Audio news from June 26th to July 2nd, 2011.
Welcome to the Audio News from Archaeologica! I'm Laura Kelley and these are the headlines in archaeological and historical news from June 26th to July 2nd, 2011.
Stone Age style ribs on the grill
In our first story, from the Netherlands, a new study suggests that Stone Age barbecue eaters first went for the bone marrow and then for the ribs. The leftovers of an outdoor 7,700-year-old meal provide direct evidence for a prehistoric hunting, butchering, cooking and feasting event.
The meal occurred more than 1,000 years before the first farmers with domestic cattle arrived in the region. Although basic barbecue technology hasn't changed much over the millennia, this prehistoric meal centered around the flesh of an aurochs, a wild Eurasian ox larger than today's cows.
The people who killed the animal lived during the Late Mesolithic, the latter part of the middle Stone Age. Hunting game was an important part of the subsistence activities of these hunter-gatherers. The researchers suspect these people lived in large settlements and frequented the site for aurochs hunting.
According to Wietske Prummel, an associate professor of archaeozoology at the University of Groningen, the diners either caught the animal in a pitfall trap and then clubbed it on the head, or shot it using a bow and arrow with a flint point. Prummel and colleague Marcel Niekus pieced the scenario together by studying an unearthed flint blade found near the aurochs’s bones. This evidence shows that after they killed the female aurochs, the hunters cut off its legs and sucked out the marrow. Finally, they skinned the animal and butchered it, reserving the skin and large hunks of meat to carry back to a nearby settlement.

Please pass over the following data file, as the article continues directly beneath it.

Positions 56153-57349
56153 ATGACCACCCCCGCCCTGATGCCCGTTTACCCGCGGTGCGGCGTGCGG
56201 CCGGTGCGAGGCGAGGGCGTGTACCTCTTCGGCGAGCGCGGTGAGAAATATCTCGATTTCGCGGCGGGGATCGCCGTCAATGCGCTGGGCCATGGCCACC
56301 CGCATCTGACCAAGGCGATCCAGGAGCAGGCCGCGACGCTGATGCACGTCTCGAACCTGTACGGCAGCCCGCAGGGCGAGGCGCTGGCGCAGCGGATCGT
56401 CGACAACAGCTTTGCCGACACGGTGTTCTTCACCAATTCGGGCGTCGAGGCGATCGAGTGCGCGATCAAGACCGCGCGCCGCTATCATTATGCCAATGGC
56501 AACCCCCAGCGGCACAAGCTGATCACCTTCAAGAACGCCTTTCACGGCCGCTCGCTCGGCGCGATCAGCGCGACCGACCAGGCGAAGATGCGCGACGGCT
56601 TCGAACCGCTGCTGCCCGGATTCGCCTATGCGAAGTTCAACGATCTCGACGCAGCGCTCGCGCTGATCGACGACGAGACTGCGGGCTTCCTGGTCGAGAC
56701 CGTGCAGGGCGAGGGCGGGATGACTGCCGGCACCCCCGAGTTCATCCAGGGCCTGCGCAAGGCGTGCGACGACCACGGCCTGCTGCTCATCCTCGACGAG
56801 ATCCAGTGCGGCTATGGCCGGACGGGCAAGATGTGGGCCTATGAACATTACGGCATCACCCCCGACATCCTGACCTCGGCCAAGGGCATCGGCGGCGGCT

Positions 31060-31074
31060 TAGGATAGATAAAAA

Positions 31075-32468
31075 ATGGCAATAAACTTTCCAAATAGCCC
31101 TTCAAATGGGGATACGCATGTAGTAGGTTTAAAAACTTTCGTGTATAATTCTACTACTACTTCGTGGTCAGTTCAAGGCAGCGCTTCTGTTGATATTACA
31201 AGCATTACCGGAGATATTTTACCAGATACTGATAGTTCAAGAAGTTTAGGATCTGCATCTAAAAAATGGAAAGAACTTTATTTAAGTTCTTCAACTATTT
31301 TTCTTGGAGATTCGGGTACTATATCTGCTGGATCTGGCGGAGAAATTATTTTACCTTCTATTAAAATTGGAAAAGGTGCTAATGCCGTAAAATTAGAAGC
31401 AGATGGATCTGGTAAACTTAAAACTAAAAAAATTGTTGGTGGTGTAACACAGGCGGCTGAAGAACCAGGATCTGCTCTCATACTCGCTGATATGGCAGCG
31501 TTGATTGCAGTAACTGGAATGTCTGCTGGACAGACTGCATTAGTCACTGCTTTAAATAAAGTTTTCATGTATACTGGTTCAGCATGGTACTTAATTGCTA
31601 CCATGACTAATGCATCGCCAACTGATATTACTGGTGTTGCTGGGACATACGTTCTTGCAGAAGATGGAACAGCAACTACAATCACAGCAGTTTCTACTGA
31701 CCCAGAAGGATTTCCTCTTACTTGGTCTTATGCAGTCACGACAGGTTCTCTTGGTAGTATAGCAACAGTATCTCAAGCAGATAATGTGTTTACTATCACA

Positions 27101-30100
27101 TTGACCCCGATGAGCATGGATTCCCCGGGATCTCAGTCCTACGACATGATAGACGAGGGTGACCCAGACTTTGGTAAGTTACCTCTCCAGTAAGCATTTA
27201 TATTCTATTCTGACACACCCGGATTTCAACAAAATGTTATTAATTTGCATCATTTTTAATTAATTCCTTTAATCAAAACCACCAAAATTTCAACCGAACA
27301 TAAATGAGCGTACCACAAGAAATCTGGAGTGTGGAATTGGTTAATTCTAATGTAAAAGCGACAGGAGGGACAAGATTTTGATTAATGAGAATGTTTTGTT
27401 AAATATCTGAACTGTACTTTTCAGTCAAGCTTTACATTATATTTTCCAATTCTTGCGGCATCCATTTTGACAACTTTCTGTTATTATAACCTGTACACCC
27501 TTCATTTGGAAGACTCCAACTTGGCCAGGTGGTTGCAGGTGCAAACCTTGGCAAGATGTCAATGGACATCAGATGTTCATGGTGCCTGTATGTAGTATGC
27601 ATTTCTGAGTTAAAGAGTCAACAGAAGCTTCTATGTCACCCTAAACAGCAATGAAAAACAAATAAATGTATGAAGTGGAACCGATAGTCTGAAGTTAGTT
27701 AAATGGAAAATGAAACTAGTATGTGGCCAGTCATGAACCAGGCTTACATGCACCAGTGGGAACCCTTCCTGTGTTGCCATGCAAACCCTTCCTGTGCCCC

Chop marks left behind by the flint blade show that they painstakingly separated the meat from the bones and removed it. Burn marks reveal that the hunters cooked the substantial ribs, and probably other smaller parts, over an open fire. The worn blade was also slightly scorched in the cooking fire.
Aurochs must have been tasty, since other prehistoric evidence also points to hunting, butchering and feasting on these animals. A few German sites have yielded aurochs bones next to flint tool artifacts. Aurochs bones also have been excavated at early dwellings throughout Europe.